When Hurricane Katrina hit the Gulf Coast on Aug. 29, 2005, the nation saw tens of thousands of people left behind in New Orleans. Ten years later, it looks like the same people in New Orleans have been left behind again. The population of New Orleans is noticeably smaller and noticeably whiter. While tens of billions poured into Louisiana, the impact on poor and working people in New Orleans has been minimal.

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Filed Under: New Orleans
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Los Angeles’ Leimert Park Book Fair is August 1

July 24, 2015

The most exciting literary event every year for Black people on the West Coast is the Leimert Park Book Fair, held this year on Saturday, Aug. 1. It brings out a lot of community members, community heroes and sheroes, as well as Hollywood celebrities to share in the festivities. Check out the founder of the Leimert Park Book Fair and author Cynthia Exum as she tells us about this year’s Leimert Park Book Fair.

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Filed Under: Culture Stories
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After pier shooting, San Francisco immigrants mourn and organize

July 19, 2015

Over 100 immigrant rights supporters assembled on the steps of San Francisco’s City Hall on Tuesday, July 14. It was a different kind of political event. There were no banners, no list of demands and no loud passionate speeches. Not on this day. It was a time to express their profound collective sadness over the senseless murder on July 6 of 32-year-old San Francisco resident Kathryn Steinle.

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Filed Under: SF Bay Area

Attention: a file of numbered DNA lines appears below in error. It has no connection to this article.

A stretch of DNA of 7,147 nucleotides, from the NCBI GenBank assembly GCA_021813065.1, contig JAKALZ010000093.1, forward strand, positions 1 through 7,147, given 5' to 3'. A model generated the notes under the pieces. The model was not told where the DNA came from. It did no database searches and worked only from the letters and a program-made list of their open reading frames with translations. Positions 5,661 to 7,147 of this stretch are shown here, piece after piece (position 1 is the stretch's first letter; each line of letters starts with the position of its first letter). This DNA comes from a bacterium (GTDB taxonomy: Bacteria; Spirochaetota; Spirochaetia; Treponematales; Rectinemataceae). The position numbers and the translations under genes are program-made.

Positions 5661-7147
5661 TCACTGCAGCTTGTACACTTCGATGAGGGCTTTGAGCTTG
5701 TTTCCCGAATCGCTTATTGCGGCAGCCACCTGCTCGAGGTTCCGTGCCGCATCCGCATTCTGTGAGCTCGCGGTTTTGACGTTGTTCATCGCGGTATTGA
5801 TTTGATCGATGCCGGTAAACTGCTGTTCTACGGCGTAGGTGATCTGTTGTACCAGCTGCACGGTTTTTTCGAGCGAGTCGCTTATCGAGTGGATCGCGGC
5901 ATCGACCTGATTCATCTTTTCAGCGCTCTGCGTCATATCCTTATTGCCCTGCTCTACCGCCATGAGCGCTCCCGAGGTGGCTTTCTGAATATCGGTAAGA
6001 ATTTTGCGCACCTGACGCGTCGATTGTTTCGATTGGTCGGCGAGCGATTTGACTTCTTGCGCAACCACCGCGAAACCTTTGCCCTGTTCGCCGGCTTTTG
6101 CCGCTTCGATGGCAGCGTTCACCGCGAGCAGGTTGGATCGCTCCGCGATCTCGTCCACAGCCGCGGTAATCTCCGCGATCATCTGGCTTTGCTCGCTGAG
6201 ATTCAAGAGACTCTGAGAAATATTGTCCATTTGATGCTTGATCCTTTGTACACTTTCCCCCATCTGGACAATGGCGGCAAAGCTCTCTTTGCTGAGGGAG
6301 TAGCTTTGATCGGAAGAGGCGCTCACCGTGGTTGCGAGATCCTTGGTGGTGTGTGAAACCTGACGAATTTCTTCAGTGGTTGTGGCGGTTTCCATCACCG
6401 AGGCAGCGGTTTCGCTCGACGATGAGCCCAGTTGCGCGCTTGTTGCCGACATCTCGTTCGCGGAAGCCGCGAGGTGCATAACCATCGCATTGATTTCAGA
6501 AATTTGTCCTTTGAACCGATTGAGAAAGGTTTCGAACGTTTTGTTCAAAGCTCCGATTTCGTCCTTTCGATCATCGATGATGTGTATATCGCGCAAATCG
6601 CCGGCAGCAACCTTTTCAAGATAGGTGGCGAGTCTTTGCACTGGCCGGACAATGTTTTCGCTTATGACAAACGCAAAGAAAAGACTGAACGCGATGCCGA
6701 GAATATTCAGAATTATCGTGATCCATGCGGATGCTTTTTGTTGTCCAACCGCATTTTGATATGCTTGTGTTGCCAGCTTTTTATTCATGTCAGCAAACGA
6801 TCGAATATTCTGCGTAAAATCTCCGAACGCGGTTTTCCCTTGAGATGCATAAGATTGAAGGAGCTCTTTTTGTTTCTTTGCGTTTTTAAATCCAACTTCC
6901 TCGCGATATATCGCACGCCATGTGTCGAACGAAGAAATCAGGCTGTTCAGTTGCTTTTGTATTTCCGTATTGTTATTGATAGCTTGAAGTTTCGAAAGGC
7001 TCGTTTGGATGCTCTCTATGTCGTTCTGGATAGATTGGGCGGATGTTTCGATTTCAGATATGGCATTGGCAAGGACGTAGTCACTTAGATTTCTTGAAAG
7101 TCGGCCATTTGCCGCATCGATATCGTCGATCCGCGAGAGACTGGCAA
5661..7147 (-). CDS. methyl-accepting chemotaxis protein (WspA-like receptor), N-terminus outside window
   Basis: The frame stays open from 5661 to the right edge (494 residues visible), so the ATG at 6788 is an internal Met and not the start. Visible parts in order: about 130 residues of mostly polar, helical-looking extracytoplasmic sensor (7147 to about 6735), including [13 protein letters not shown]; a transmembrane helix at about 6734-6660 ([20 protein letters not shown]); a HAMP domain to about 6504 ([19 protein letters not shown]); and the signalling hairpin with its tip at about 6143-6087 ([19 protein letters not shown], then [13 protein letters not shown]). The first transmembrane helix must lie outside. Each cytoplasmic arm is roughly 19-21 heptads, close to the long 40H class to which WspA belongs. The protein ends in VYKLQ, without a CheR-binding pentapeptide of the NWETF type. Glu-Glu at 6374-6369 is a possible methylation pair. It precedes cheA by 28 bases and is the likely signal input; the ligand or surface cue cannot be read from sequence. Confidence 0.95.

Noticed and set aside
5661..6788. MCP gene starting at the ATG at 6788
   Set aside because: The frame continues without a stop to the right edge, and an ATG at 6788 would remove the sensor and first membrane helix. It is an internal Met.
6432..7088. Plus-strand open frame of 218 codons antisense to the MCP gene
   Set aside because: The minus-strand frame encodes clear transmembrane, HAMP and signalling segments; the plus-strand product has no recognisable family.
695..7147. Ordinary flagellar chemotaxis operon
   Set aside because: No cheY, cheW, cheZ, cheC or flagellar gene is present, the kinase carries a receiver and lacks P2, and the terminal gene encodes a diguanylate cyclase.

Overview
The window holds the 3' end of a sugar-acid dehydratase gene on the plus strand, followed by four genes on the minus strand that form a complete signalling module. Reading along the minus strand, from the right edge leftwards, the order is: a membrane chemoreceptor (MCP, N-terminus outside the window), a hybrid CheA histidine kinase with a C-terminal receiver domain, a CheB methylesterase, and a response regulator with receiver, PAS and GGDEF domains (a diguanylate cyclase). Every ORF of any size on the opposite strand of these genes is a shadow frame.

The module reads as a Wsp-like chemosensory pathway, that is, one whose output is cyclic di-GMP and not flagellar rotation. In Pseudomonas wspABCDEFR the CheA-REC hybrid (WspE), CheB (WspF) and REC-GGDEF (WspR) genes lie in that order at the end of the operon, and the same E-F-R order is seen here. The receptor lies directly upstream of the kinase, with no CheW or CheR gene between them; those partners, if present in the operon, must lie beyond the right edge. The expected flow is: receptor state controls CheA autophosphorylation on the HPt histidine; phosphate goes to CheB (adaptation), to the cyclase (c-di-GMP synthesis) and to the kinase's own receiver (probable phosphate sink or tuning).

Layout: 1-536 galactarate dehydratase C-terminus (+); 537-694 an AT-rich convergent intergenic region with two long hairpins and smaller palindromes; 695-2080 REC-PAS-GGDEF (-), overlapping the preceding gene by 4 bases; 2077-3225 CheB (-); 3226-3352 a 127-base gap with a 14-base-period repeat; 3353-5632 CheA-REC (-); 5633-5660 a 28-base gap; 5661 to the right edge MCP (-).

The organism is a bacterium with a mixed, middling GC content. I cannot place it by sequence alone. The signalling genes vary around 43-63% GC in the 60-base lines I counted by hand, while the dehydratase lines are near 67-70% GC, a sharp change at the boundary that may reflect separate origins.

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The Black ones too

July 1, 2015

During the recent events surrounding the murder of unarmed Black males by white police officers in this country, it has been pointed out, and correctly so, that America has a steep and tortured history concerning the murders of Blacks by whites – legally and illegally! But what has for the most part been left out of this real life and death conversation is the fact that Black police officers have done, and are still doing, the same thing as their white police partners.

Pennsylvania prison bars Bay View; prisoner fights back – and wins

May 21, 2015

Rahsaan won his appeal and the release of his March Bay View. With his letter, he enclosed the “Final Appeal Decision,” dated April 30, 2015, and marked “Grant Inmate Appeal.” Now he is working to get his April and May Bay Views released. The Bay View thanks and congratulates this outstanding jailhouse lawyer and encourages others who encounter censorship to follow his lead.

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Filed Under: Prison Stories
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Mumia Abu Jamal: Unsaid at Selma

March 11, 2015

Who can question whether President Barack Obama is a master when it comes to speeches? Such a quality literally put him on the map when he mesmerized a crowd at the 2004 Democratic National Convention. He did it again in the Selma, Alabama’s 50th anniversary at the Edmund Pettus Bridge. His central message: No one can doubt things are better since Selma. No one. His speech, delivered with quiet passion, was a master work. And yet … and yet.

Pattern of practice: Centuries of racist oppression culminating in mass incarceration

January 26, 2015

After winning their freedom in the bloodiest conflict in U.S. history, Blacks were in many cases and places denied basic human, civil and political rights, literally forcing New Afrikans back into slavery by denying them a right to life. Over the years the government declared and waged war on the New Afrikan communities – war on unemployed “vagrants,’ war on crime, war on drugs, war on gangs – culminating in mass incarceration.

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Filed Under: Prison Stories